31/01/2024 ‘No such thing as spam’ — OKX exec on Bitcoin Ordinals

OKX chief innovation officer Jason Lau argued that in open and permissionless networks like Bitcoin, all transactions are valid as long as they pay fees and conform to consensus.

‘No such thing as spam’ — OKX exec on Bitcoin Ordinals

While some consider the Ordinals protocol anuisance to Bitcoin, others double down on its bet on the place of nonfungible tokens (NFTs) in the Bitcoin ecosystem.

On Dec. 18, OKX’s NFT marketplacesurpassed its competitorsin daily trading volume as traders became more interested in Bitcoin-based NFTs. Doubling down on the move to support Bitcoin NFTs, the company announced on Jan. 29 that it will add Atomicals and Runes to its marketplace. In addition, it will also add Dogecoin’s Doginals, venturing into supporting Ordinals in other chains.

Apart from its marketplace, OKX also announced that it would support the token standards from Atomicals, Stamps, Runes and Doginals on its Web3 Wallet.

Guess which#BitcoinNFT collections are in the gallery
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— OKX (@okx)December 18, 2023

While OKX openly supports Ordinals and other Bitcoin protocols, other Bitcoin ecosystem members explicitly expressed their dislike of Bitcoin Ordinals, with some evendubbing Ordinals as digital spam. However, Jason Lau, the chief innovation officer at crypto exchange OKX, disagrees.

Lau told Cointelegraph in a statement that “there is no such thing as spam” in open and permissionless networks like Bitcoin. The executive believes that all transactions are valid as long as the fees are paid and they conform to consensus rules. He added:

“Historically, OKX has been a strong supporter of the Bitcoin ecosystem, being one of the earliest to support upgrades like SegWit, Taproot and Lightning, and Ordinals are no different.”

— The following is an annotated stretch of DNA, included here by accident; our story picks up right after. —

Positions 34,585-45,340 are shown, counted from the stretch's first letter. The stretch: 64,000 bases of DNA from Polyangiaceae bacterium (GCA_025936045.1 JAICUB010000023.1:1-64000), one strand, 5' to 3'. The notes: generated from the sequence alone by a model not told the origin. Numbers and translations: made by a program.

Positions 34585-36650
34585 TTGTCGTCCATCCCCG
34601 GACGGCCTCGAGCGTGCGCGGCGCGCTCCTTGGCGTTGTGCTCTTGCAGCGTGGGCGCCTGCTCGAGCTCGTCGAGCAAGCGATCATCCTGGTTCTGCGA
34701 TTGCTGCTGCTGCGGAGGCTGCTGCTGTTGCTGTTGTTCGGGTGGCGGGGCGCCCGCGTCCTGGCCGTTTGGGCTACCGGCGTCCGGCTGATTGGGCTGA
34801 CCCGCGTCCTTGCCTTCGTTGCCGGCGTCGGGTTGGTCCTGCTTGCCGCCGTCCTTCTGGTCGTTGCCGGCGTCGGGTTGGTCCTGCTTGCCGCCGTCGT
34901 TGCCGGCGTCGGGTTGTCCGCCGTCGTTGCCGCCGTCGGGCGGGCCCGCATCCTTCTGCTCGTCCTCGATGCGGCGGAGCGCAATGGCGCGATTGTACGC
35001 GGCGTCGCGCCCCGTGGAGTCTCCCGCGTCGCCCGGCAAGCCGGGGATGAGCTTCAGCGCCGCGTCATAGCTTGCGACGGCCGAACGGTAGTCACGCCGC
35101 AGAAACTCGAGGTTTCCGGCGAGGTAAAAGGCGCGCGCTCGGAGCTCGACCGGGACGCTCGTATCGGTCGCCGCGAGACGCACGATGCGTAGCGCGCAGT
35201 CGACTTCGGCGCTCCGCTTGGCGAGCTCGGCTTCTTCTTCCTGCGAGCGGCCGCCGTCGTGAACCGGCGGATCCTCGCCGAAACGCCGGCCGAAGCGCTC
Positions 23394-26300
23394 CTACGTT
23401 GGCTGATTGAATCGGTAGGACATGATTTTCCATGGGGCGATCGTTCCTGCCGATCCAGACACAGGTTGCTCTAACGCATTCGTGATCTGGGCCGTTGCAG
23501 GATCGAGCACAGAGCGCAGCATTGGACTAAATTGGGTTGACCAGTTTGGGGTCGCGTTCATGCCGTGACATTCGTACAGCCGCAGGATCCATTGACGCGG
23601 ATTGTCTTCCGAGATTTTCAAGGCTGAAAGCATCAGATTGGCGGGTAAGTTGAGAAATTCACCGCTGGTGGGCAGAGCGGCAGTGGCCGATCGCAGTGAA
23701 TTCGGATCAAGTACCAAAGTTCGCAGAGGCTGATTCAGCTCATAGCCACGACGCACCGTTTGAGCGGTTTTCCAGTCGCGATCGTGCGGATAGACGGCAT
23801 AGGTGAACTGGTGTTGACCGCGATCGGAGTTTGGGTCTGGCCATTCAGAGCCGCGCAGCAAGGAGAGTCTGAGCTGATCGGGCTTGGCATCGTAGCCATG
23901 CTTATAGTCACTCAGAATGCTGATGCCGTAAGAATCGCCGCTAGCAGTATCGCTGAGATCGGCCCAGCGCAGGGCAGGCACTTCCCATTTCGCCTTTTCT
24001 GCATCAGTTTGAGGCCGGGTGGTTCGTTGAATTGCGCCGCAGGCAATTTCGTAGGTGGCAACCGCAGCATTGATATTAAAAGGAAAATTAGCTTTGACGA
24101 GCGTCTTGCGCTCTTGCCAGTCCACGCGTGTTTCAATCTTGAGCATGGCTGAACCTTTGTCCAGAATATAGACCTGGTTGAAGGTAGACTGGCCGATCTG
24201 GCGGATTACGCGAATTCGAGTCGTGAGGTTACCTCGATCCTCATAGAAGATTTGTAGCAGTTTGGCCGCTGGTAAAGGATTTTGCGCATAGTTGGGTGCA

The executive also argued that Ordinals and inscriptions can open up new use cases for users and provide a new design space for developers. “Inscriptions have the potential to be powerful digital collectibles as they store data and art on-chain and allow for new types of NFTs to be created.”

On Dec. 19, half a dozen blockchains, including Arbitrum, Avalanche, Cronos, zkSync and The Open Network,experienced full or partial outages. This was because of a frenzy of transaction activity driven by people creating inscriptions on other networks, similar to Bitcoin Ordinals.

When asked about inscriptions’ potential to clog up blockchains, Lau described these as “growing pains.” According to the executive, these are inevitable in the early stages of adoption. Lau said that dealing with such issues is “normal” but will get resolved as time passes.

“While it’s still early stages for the inscriptions ecosystem, we see a unique opportunity for inscriptions to grow as we expand our support beyond just BRC-20 to include emerging standards like Atomicals, Stamps, Runes and Doginals,” Lau explained.